you start with emptiness, a special kind of emptiness: a basketball court, a tennis court, a soccer field, a lacrosse field, a football field, a hockey rink. Ok, you construct the 'special emptiness' of rink, the court, the field. Then you set up lines and markers and rules about how to conduct passage from one end to the other, rules for the movement of people and rules for the movement of the object--the ball, the hot potato.
    This object is only valuable by its temporary possession, by it's movement into areas where it becomes more and more difficult to take it.

    The fact that this can not be done alone, but is done in concert with a group of players in action simultaneously with an equal and opposite group of players. Without these two simultaneous pressures of direction, no game is possible. **
    (This is very different from a race--where all flow is in the same direction and it is a case of endurance, and timing, pacing.)

    I have to say I am surprised more folks haven't written about their own love of a sport. Or, forget team sports--any activity they have a passionate feeling for. Love after all is interest.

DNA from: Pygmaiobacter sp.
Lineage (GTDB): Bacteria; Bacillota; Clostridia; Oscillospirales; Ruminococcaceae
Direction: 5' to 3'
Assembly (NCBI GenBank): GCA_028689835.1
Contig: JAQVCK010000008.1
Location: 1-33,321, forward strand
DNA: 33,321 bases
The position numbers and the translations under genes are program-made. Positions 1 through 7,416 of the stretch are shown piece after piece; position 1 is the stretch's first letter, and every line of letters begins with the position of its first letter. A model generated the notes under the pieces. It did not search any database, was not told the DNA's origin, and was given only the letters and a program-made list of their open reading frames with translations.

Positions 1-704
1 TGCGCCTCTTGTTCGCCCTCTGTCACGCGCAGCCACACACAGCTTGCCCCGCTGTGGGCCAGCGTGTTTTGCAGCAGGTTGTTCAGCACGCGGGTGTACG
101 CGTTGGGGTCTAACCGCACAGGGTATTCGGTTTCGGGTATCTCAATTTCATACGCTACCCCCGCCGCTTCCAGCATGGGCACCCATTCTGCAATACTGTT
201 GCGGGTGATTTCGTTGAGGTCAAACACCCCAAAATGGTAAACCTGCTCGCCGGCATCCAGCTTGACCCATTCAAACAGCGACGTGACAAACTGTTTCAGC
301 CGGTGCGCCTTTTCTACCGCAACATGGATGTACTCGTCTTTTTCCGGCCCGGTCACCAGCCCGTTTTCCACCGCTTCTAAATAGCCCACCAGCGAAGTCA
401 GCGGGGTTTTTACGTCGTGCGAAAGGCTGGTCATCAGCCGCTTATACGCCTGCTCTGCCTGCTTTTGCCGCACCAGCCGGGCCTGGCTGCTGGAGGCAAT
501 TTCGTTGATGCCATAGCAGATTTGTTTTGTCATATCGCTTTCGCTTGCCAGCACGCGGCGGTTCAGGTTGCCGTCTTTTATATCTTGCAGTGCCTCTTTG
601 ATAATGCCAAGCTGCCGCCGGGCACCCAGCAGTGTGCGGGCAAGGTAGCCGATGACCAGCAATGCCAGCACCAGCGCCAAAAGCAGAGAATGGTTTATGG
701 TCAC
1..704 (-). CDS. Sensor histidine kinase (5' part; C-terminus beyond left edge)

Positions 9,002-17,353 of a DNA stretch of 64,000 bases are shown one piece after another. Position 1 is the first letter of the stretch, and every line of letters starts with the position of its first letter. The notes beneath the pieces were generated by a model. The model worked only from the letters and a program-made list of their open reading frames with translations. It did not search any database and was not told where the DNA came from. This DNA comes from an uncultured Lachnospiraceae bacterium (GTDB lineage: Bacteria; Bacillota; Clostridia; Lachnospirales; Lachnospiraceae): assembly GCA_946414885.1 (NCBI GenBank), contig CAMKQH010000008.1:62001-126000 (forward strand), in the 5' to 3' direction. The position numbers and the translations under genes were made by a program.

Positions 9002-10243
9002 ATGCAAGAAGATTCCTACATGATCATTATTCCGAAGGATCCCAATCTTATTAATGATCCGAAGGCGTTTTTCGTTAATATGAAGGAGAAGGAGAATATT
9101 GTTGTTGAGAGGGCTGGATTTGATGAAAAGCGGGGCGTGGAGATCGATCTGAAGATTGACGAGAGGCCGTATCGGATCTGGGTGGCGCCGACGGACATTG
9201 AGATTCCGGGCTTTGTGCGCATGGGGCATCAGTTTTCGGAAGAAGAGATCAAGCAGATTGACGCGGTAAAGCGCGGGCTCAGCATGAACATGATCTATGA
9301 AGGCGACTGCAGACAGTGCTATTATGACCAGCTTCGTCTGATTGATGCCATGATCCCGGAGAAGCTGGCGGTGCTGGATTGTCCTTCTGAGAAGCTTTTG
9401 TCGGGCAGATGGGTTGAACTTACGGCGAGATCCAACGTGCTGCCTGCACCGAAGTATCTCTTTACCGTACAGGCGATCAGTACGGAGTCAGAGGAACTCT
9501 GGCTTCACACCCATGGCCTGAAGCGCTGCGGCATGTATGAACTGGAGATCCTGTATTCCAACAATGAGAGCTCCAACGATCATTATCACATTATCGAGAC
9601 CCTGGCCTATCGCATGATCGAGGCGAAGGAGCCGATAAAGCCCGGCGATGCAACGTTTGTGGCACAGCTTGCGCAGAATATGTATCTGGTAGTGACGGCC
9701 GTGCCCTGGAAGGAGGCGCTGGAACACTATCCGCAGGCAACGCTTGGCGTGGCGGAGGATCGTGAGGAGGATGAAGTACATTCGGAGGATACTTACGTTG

(I still haven't sat down and addressed fighting in hockey yet...it's the hardest aspect of the sport for me...but I will, promise!)



    **I heard about this amazing 'super games' being played by 4 teams at one time--it was set up so that two basketball teams and two soccer teams were playing on an indoor basketball court with soccer goals underneath the basketball hoops. I read about this--somewhere in San Diego several of these teams got together. As memory serves me (not always well these days), I believe it was not only two teams for two different sports, but I also think there was a cultural duality being played out as well: that one team was American high school students and one was Mexican high school students. At any rate it fascinated me, the combination of all these things, and I would very much have liked to have seen it in motion!